Theseus is a modular platform for generating musical and visual compositions. Building on the Eurorack analog synthesizer standard, the platform uses 3.5mm patch cables to interconnect modules. However, unlike the Eurorack standard, Theseus is entirely digital and produces MIDI/OSC control messages rather than CV signals. This simplification in fidelity greatly reduces the cost and complexity of the electronic circuits, making patch cable systems more accessible to users. Thirteen modules were designed to demonstrate the potential of such a platform.
Life OrangesLife Oranges is the main trigger and gate signal generator for Theseus. The module produces five square waves. The topmost controller determines a main frequency. The remaining four channels produce signals at varying divided rates of the main frequency. The value of the divisor is set by a corresponding rotary controller.
Divided signals are crucial in developing rhythmic patterns, syncing modules, and offsetting sequences. Life Oranges works well with the Muxquencer, Boolean Logic Matrix, and Mandalatron modules.
Don’t Care NowDon't Care Now is a three channel square wave generator with inputs for frequency modulation. The switch located on each channel toggles between coarse and fine frequency adjustments.
Wavefriends & Friendshaper
Wavefriends takes the four output channels of Friendshaper and pairs them together. These paired signals are averaged or multiplied to create a summed waveform as an output. The final rotary controller determines the ratio of how much either waveform is present. This can be used to create interesting waveforms or as a mixing tool to smoothly transition between two waveforms.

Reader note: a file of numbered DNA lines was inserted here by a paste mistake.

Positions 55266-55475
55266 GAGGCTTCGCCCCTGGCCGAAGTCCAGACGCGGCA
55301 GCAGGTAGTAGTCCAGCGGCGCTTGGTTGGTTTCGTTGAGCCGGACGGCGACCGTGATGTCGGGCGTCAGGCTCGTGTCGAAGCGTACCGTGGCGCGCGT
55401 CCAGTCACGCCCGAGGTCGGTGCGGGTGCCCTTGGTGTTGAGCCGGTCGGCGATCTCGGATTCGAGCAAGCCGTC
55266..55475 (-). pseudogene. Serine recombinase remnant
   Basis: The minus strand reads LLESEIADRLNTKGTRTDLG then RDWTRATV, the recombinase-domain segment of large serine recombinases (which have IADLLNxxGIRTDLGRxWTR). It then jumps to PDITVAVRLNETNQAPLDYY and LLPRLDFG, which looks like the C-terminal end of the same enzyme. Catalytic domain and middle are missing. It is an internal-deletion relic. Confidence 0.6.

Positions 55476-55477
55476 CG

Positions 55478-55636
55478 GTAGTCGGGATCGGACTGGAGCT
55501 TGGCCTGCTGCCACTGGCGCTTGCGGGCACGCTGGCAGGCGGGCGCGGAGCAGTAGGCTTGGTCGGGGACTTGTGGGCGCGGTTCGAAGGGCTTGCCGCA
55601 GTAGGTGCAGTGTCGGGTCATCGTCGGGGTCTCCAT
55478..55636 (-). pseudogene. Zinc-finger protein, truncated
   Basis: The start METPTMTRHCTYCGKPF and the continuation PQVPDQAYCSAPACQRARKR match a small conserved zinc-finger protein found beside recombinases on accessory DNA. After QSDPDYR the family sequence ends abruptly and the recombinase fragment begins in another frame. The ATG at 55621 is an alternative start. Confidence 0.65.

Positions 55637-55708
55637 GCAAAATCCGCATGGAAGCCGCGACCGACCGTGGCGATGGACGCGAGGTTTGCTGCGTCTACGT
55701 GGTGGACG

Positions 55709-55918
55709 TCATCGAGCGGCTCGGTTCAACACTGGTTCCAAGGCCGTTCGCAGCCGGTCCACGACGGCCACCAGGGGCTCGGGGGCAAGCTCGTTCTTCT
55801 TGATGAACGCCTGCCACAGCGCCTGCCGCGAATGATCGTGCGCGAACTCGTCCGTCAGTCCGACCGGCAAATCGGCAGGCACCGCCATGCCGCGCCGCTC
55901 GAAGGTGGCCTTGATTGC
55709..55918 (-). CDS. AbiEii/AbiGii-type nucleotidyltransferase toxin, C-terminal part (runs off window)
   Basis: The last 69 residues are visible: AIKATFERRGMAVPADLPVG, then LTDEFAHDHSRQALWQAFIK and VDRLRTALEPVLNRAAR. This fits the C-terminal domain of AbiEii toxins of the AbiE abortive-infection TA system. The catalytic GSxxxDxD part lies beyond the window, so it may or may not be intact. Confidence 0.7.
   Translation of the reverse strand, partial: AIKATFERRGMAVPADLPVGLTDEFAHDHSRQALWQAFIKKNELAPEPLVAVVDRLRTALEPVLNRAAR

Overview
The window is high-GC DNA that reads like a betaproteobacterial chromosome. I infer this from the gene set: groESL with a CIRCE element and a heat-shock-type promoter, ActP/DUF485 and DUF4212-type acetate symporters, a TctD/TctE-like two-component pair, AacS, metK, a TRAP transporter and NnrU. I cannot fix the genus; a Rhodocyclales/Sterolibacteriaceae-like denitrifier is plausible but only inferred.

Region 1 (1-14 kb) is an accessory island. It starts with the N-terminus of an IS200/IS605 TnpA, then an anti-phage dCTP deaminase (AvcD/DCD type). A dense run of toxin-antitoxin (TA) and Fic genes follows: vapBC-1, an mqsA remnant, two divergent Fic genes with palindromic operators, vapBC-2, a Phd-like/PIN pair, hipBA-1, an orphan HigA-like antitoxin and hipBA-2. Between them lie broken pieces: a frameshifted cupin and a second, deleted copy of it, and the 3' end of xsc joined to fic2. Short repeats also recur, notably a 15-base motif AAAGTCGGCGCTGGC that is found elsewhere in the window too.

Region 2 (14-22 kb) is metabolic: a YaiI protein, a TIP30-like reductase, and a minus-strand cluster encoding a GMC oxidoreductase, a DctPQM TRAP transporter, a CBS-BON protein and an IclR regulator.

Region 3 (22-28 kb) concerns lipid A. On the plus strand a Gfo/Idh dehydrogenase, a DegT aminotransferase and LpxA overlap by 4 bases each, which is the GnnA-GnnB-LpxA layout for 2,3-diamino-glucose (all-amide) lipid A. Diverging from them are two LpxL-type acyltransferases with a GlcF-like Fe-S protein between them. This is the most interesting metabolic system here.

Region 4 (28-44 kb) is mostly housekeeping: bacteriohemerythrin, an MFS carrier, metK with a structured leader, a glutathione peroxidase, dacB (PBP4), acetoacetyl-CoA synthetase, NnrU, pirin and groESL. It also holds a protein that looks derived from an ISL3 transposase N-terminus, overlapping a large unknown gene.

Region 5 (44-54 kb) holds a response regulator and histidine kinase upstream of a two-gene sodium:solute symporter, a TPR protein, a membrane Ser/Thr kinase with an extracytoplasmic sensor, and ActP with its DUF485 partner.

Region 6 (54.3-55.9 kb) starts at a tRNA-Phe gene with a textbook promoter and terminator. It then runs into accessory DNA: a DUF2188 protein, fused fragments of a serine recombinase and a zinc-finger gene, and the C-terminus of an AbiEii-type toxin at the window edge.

Ripple Me TimbersRipple Me Timbers is one of the more complex modules in Theseus. It records incoming waveforms and plays them back at a reduced speed. The playback speed is determined by a divided frequency rate. The result is a rhythmic harmonic of the input signal. An offset controller on each channel sets the starting point of each sample in relation to the original.
MuxquencerThe Muxquencer is a union between a step sequencer and a multiplexer. Four binary selection bits are used to pick one of the sixteen steps to be routed to the module’s output. The order of the selection inputs can be permutated. Blue LEDs indicate the original selection while green LEDs represent the permutation. This allows the same information to create two entirely different pattern sets. The permutation controller is also voltage controllable; feedback from the Muxquencer's values can be used to alter its own pattern.
Fire Emblem, a 2003 Gameboy Advance Game from Nintendo and Intelligent Systems, features a collection of heavily armored warriors engaging in combat to save their world from the forces of evil. In cut scenes between combat events, four characters are presented from the chest up with text bubbles above whoever is speaking. During these scenes, characters will blink intermittently. These blinking events are the driving force behind the Eyes modules.
An hour long portion of the game was recorded using screen capture software. Processing was then used to count the milliseconds between each character's blinks to produce a data table. This data table was then uploaded as firmware to the Eyes module. The blinking LEDs are perfect copies of the original blinks found in the game.